Letter: Asian anxieties put paid to Keating's vision of a new Australia | Financial Times

In “The truth about the Anglosphere” (Life & Arts, FT Weekend, October 16) Janan Ganesh underestimates both the role of history and the strategic intent driving, as some would argue, the necessity of belonging to the Anglosphere.

Its existence, however nebulous Ganesh suggests it is, does have a common origin, namely that the US, Australia, Canada and New Zealand were founded as white British colonies, displacing and mistreating indigenous populations in the process. But that’s not what the Anglosphere is about now.

I am an Australian. In the 1990s I listened to our then prime minister Paul Keating exhort young Australians to pursue literacy in Asian cultures and languages, so that we would be the first generation to embrace Australia’s geographic reality, regardless of the Anglosphere. Keating was a nationalist. For him, economic and cultural integration with Asia was the key to a new Australia. His mantra was “Australia will find its security in Asia not from Asia”.

I went to Japan, became fluent in Japanese and later worked in the Australian foreign service on Japan. In large part, under prime minister John Howard and his conservative Liberal party Anglophile successors, the Anglosphere has come to symbolise a rejection of Keating’s vision.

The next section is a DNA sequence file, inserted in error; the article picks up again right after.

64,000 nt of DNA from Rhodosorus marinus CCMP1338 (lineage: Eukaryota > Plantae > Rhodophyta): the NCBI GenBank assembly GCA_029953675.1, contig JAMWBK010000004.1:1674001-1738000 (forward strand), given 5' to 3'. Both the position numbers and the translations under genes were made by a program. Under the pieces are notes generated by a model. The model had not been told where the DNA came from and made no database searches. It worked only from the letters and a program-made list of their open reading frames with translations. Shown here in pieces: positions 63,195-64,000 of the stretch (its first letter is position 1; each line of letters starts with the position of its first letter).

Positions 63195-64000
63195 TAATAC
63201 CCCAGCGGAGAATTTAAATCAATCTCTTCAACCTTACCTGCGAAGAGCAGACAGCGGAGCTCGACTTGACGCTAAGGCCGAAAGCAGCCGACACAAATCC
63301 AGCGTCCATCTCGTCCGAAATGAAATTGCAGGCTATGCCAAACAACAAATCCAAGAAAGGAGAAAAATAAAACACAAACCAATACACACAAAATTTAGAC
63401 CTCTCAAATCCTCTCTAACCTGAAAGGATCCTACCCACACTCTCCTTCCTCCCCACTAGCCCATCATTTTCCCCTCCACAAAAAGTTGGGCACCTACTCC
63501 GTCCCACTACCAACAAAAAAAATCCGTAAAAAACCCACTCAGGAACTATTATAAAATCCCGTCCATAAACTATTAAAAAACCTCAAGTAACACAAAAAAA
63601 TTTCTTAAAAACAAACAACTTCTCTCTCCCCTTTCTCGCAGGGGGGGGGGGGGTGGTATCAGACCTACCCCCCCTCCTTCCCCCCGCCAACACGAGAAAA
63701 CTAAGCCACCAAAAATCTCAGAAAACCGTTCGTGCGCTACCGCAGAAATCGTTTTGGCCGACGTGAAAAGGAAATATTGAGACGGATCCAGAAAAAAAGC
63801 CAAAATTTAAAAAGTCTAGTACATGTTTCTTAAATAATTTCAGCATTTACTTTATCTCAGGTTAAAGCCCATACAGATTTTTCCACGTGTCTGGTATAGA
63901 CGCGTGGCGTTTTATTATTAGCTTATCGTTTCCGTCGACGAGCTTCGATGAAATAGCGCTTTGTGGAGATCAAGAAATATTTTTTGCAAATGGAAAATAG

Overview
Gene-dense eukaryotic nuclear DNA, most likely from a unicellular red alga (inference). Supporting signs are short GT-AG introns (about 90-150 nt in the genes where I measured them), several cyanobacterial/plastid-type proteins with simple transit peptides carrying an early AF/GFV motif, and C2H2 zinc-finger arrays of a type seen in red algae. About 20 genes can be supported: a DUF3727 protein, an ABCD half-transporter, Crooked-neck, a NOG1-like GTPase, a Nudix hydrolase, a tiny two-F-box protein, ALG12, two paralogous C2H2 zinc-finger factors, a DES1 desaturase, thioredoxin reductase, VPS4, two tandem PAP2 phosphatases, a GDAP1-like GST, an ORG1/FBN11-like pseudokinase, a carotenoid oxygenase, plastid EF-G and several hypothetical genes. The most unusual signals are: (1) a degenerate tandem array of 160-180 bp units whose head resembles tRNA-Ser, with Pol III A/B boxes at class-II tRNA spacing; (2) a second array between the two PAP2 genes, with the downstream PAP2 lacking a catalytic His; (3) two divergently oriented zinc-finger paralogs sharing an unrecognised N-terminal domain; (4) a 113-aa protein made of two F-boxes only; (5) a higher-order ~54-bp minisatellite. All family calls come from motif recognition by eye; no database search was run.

For the US, Australia has an important role in the defence of its interests in Asia. That said, I think Ganesh underestimates the closeness that exists between the two countries, including as settler societies and wartime allies.

A New York Times survey in 2017 saw Australia nominated as America’s closest ally by Republicans. The UK was first for Democrats.

And today Australia and the US have a common interest in the containment of China. I wish it were not so.

Paul Bourke
Sydney, Australia


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